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First, a video:

Short scaled GIF snippet

longer, higher quality

This is a closeup of my TV, of a still picture (the Xbox One menu)

There is no motion, the TV has all filtering, sharpening, etc disabled.

Could it be that the TV can't make the color range needed so it toggles pixels to approximate it? I remember software on the Atari ST and Amiga toggling between to images to approximate extra colors.

The TV is a LCD TV and the connection is through HDMI.

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closed as off-topic by Leon Heller, laptop2d, Lior Bilia, Bimpelrekkie, Brian Carlton Nov 15 '17 at 23:52

This question appears to be off-topic. The users who voted to close gave this specific reason:

  • "Questions on the use of electronic devices are off-topic as this site is intended specifically for questions on electronics design." – Leon Heller, laptop2d, Lior Bilia, Bimpelrekkie, Brian Carlton
If this question can be reworded to fit the rules in the help center, please edit the question.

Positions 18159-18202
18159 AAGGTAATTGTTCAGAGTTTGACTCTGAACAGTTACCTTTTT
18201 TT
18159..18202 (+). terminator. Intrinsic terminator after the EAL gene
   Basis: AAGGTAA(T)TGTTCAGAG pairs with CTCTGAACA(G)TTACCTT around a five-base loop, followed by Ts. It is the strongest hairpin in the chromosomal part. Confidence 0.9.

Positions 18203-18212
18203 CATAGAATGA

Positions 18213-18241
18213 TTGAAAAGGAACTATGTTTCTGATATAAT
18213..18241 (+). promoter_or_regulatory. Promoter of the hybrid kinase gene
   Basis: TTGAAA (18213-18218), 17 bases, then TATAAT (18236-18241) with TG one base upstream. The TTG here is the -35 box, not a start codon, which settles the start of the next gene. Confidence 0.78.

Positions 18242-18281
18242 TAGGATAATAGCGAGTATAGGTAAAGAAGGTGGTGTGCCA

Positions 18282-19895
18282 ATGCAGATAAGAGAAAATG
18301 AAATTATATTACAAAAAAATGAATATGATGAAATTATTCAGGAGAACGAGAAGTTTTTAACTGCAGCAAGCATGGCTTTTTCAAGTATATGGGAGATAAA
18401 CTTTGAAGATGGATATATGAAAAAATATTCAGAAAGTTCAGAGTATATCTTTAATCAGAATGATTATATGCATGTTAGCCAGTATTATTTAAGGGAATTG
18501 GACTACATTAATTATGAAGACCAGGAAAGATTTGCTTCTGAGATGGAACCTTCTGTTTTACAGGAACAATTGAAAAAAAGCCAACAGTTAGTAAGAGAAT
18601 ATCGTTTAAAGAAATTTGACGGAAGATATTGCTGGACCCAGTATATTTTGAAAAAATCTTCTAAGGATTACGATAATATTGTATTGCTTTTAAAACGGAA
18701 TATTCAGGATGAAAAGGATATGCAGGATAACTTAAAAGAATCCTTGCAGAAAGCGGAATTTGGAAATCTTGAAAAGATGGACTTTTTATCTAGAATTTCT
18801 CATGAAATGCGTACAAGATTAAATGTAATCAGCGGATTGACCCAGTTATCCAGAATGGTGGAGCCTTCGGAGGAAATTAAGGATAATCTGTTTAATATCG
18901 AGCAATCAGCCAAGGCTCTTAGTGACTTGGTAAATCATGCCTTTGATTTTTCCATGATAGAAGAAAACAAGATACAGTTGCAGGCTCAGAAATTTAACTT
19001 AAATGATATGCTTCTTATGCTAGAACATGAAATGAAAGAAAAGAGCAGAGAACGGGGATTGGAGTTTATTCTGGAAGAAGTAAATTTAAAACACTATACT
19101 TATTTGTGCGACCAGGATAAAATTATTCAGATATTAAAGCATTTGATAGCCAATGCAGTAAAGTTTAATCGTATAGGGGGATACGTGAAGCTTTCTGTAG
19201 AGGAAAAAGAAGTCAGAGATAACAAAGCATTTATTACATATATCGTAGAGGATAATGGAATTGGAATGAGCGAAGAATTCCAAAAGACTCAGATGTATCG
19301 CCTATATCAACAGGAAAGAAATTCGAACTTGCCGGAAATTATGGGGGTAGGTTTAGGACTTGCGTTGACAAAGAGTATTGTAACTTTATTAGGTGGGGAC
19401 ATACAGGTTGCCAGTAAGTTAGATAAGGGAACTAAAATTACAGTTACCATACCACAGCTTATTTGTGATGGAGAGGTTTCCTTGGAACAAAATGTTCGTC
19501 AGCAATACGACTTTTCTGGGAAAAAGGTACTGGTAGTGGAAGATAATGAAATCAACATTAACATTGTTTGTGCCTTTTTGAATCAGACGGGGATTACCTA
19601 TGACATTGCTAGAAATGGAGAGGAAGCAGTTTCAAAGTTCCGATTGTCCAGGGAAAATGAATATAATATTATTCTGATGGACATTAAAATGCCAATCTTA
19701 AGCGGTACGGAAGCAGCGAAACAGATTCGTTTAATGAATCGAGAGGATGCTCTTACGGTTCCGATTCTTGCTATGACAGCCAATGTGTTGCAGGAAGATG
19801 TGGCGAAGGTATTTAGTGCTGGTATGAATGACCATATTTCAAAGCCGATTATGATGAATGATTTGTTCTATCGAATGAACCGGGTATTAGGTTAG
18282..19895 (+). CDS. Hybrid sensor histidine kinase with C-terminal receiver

• \$\begingroup\$ sorry, I forgot to write the obvious :) I added details in the post. \$\endgroup\$ – Thomas Nov 5 '17 at 11:31
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Looks like your display implements some sort of frame rate control, which is essentially the same type of temporal dithering you have seen in old home computers, but implemented in hardware.

Typically it gives you a "fake" 8-bit color depth from a 6-bit-per-subpixel panel.

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  • \$\begingroup\$ ok, so that's what I was assuming; is 6 bit per channel standard in LCD panels or is it only the cheap ones? \$\endgroup\$ – Thomas Nov 5 '17 at 12:27

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